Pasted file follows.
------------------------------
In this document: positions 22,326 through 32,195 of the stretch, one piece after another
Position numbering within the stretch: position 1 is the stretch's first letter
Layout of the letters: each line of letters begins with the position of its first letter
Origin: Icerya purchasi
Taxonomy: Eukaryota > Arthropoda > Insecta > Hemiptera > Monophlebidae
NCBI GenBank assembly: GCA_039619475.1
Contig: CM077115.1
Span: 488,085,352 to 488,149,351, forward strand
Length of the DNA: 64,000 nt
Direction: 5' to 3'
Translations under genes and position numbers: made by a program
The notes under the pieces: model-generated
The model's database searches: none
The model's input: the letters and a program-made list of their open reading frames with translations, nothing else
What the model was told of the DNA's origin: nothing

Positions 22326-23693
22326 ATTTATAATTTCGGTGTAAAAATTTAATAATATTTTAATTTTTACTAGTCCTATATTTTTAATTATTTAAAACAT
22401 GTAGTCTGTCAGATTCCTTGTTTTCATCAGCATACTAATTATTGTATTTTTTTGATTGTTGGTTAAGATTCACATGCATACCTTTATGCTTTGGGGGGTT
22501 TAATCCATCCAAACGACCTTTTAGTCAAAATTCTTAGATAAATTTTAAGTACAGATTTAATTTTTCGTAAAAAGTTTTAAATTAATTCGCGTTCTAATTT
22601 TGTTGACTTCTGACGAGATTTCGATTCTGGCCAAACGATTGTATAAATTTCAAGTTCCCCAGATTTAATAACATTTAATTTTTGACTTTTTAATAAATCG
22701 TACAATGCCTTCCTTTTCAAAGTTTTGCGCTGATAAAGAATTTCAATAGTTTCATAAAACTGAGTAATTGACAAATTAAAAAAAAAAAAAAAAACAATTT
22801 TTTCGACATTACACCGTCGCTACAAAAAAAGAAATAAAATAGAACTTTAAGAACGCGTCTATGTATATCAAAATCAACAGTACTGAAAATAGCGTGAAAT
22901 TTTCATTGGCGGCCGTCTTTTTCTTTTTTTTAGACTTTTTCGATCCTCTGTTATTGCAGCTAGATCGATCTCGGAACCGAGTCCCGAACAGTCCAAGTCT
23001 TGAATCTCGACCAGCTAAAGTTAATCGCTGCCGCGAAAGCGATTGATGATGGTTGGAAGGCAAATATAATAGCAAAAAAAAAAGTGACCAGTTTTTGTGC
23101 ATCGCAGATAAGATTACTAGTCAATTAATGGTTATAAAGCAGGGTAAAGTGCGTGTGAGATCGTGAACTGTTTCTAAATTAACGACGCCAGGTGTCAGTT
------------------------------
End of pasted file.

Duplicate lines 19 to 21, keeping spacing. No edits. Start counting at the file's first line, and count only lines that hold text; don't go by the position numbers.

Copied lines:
22501 TAATCCATCCAAACGACCTTTTAGTCAAAATTCTTAGATAAATTTTAAGTACAGATTTAATTTTTCGTAAAAAGTTTTAAATTAATTCGCGTTCTAATTT
22601 TGTTGACTTCTGACGAGATTTCGATTCTGGCCAAACGATTGTATAAATTTCAAGTTCCCCAGATTTAATAACATTTAATTTTTGACTTTTTAATAAATCG
22701 TACAATGCCTTCCTTTTCAAAGTTTTGCGCTGATAAAGAATTTCAATAGTTTCATAAAACTGAGTAATTGACAAATTAAAAAAAAAAAAAAAAACAATTT